Beyond asset allocation, advisors provide due diligence to ensure the portfolio is implemented properly, largely by assessing investment expense. Vanguard’s study found that by choosing low-cost investment options, investors can save around 0.3% annually.  Low-cost options are available to everyday investors, but it requires time and research to find them. However, it’s important to note that not all advisors use the lowest-cost strategies, and there may be valid reasons for not using low-cost alternatives. So, Vanguard’s assessment of asset allocation should be considered in the context of individual circumstances and the value of one’s time.

Portfolio rebalancing is an important yet often overlooked tool in investing.

Rebalancing means periodically returning the asset allocation to its targets, selling those that have grown too big, and buying those that are down in value with the proceeds. When portfolios do not undergo regular rebalancing, they tend to deviate from the intended asset allocation or investment strategy, resulting in increased risk. This is known as portfolio drift. While risk-tolerant investors may not find the need for rebalancing relevant, most investors have some level of aversion to risk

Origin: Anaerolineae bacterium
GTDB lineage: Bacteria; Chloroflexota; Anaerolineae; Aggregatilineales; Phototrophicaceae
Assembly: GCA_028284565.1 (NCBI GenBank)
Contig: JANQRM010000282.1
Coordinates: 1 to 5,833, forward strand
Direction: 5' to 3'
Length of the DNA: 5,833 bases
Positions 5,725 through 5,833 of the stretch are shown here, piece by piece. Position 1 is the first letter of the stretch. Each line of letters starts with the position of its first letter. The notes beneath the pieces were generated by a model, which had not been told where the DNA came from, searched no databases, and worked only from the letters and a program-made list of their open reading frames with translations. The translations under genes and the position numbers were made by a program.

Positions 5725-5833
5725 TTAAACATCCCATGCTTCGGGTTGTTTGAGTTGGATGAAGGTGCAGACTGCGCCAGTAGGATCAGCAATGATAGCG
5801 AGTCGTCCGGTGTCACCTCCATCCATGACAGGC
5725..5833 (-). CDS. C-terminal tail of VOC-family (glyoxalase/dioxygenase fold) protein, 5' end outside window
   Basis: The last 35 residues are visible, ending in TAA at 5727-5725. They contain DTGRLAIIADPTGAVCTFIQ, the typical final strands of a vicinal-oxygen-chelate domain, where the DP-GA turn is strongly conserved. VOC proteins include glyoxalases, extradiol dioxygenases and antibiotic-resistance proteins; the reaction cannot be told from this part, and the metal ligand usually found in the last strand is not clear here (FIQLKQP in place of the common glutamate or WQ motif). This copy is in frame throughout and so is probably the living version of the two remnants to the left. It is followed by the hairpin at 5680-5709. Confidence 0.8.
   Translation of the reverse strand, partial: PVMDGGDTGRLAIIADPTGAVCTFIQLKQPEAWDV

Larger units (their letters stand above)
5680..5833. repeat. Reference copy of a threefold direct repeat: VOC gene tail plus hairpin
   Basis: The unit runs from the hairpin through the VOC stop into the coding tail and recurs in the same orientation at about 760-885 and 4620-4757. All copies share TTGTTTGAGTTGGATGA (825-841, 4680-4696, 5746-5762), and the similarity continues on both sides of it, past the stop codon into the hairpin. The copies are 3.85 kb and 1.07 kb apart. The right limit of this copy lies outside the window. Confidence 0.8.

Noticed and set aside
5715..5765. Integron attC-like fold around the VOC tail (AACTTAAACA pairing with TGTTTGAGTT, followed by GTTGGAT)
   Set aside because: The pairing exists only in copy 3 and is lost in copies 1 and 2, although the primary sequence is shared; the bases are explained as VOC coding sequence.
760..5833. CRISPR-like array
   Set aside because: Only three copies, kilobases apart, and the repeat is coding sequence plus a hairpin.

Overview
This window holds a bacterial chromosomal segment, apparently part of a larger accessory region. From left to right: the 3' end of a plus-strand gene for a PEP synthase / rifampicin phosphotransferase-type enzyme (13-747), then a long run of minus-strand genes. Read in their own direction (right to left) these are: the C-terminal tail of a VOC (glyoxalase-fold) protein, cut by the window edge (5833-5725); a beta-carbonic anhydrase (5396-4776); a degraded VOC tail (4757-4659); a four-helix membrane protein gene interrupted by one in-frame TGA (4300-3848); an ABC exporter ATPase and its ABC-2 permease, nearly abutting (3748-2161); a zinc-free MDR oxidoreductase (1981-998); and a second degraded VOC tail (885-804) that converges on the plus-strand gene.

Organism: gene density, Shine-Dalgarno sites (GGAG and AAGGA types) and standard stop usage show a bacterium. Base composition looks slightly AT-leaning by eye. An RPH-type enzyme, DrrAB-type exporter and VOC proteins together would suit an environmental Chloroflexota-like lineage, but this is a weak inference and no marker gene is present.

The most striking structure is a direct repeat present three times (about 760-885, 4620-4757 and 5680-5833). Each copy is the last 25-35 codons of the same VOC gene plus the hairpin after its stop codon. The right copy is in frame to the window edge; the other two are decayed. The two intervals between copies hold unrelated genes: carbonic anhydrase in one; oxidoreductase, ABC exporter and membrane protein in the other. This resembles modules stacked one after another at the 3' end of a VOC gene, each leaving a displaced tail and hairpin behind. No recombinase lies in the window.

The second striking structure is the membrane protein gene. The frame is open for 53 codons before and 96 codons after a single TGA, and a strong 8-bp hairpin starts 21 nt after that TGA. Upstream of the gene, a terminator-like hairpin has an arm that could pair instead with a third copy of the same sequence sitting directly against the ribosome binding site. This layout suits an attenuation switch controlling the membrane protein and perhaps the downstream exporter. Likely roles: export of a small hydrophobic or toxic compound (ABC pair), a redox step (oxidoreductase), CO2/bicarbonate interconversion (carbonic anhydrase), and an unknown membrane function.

The Vanguard study demonstrates that from 1960 to 2021, a rebalanced 60% stock and 40% bond portfolio had a significantly lower risk compared to a portfolio allowed to drift. It is worth noting the unbalanced, higher-risk portfolio was rewarded with a marginally higher return for accepting the greater volatility, but most investors want to stay within their risk tolerance. Periodic rebalancing enforces a discipline on the portfolio to maintain the allocation targets. Vanguard suggests portfolio rebalancing can generate up to an annual 0.14% additional return for the client.

Deciding how to divide assets between IRAs, Roth IRAs, taxable accounts, and other investment vehicles can be very complicated. Each account type carries different tax treatments, contribution limits, withdrawal rules, and other important considerations, and understanding the nuances of each account is important to maximizing returns and minimizing taxes over time. According to Vanguard financial advisors ability to place the right investments in the right accounts can provide additional returns of up to .6%per year..